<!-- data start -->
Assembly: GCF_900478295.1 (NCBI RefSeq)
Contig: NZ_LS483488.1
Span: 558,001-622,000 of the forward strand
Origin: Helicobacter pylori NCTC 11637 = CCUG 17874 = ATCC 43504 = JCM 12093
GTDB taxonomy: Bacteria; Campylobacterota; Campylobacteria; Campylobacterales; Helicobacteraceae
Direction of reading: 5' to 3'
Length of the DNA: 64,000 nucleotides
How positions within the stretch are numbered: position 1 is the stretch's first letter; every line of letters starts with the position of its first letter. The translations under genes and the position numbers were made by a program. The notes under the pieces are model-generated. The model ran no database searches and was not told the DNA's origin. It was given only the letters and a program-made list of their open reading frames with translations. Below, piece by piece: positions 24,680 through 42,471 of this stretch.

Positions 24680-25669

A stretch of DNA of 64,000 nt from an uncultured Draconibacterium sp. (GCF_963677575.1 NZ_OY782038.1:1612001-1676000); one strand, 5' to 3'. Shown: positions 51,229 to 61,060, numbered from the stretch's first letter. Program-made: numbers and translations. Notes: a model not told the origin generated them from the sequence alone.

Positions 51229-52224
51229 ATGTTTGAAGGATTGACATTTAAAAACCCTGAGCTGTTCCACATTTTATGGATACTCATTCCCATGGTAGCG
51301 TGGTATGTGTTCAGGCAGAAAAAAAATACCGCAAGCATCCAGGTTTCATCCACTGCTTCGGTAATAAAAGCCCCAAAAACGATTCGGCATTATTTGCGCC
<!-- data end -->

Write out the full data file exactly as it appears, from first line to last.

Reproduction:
Assembly: GCF_900478295.1 (NCBI RefSeq)
Contig: NZ_LS483488.1
Span: 558,001-622,000 of the forward strand
Origin: Helicobacter pylori NCTC 11637 = CCUG 17874 = ATCC 43504 = JCM 12093
GTDB taxonomy: Bacteria; Campylobacterota; Campylobacteria; Campylobacterales; Helicobacteraceae
Direction of reading: 5' to 3'
Length of the DNA: 64,000 nucleotides
How positions within the stretch are numbered: position 1 is the stretch's first letter; every line of letters starts with the position of its first letter. The translations under genes and the position numbers were made by a program. The notes under the pieces are model-generated. The model ran no database searches and was not told the DNA's origin. It was given only the letters and a program-made list of their open reading frames with translations. Below, piece by piece: positions 24,680 through 42,471 of this stretch.

Positions 24680-25669

A stretch of DNA of 64,000 nt from an uncultured Draconibacterium sp. (GCF_963677575.1 NZ_OY782038.1:1612001-1676000); one strand, 5' to 3'. Shown: positions 51,229 to 61,060, numbered from the stretch's first letter. Program-made: numbers and translations. Notes: a model not told the origin generated them from the sequence alone.

Positions 51229-52224
51229 ATGTTTGAAGGATTGACATTTAAAAACCCTGAGCTGTTCCACATTTTATGGATACTCATTCCCATGGTAGCG
51301 TGGTATGTGTTCAGGCAGAAAAAAAATACCGCAAGCATCCAGGTTTCATCCACTGCTTCGGTAATAAAAGCCCCAAAAACGATTCGGCATTATTTGCGCC